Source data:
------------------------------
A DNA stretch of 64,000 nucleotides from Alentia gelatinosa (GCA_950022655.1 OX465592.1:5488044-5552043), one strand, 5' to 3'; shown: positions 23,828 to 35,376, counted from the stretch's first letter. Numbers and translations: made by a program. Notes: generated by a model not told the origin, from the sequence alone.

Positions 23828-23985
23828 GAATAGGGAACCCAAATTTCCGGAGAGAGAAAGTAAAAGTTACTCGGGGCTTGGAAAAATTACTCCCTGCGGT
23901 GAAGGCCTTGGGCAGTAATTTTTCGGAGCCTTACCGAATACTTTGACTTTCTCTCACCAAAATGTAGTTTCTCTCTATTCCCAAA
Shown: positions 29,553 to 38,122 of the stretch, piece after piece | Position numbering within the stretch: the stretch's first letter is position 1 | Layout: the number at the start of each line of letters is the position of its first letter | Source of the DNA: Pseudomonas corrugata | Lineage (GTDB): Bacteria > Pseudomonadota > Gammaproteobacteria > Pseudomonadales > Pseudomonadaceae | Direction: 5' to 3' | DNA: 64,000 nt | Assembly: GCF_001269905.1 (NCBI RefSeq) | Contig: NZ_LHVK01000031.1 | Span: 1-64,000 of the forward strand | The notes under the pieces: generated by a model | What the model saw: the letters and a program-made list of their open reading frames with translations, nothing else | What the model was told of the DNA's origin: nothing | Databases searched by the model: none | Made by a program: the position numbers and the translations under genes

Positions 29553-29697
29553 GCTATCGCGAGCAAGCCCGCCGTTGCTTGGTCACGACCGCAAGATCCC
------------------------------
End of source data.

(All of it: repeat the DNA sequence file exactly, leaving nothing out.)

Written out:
A DNA stretch of 64,000 nucleotides from Alentia gelatinosa (GCA_950022655.1 OX465592.1:5488044-5552043), one strand, 5' to 3'; shown: positions 23,828 to 35,376, counted from the stretch's first letter. Numbers and translations: made by a program. Notes: generated by a model not told the origin, from the sequence alone.

Positions 23828-23985
23828 GAATAGGGAACCCAAATTTCCGGAGAGAGAAAGTAAAAGTTACTCGGGGCTTGGAAAAATTACTCCCTGCGGT
23901 GAAGGCCTTGGGCAGTAATTTTTCGGAGCCTTACCGAATACTTTGACTTTCTCTCACCAAAATGTAGTTTCTCTCTATTCCCAAA
Shown: positions 29,553 to 38,122 of the stretch, piece after piece | Position numbering within the stretch: the stretch's first letter is position 1 | Layout: the number at the start of each line of letters is the position of its first letter | Source of the DNA: Pseudomonas corrugata | Lineage (GTDB): Bacteria > Pseudomonadota > Gammaproteobacteria > Pseudomonadales > Pseudomonadaceae | Direction: 5' to 3' | DNA: 64,000 nt | Assembly: GCF_001269905.1 (NCBI RefSeq) | Contig: NZ_LHVK01000031.1 | Span: 1-64,000 of the forward strand | The notes under the pieces: generated by a model | What the model saw: the letters and a program-made list of their open reading frames with translations, nothing else | What the model was told of the DNA's origin: nothing | Databases searched by the model: none | Made by a program: the position numbers and the translations under genes

Positions 29553-29697
29553 GCTATCGCGAGCAAGCCCGCCGTTGCTTGGTCACGACCGCAAGATCCC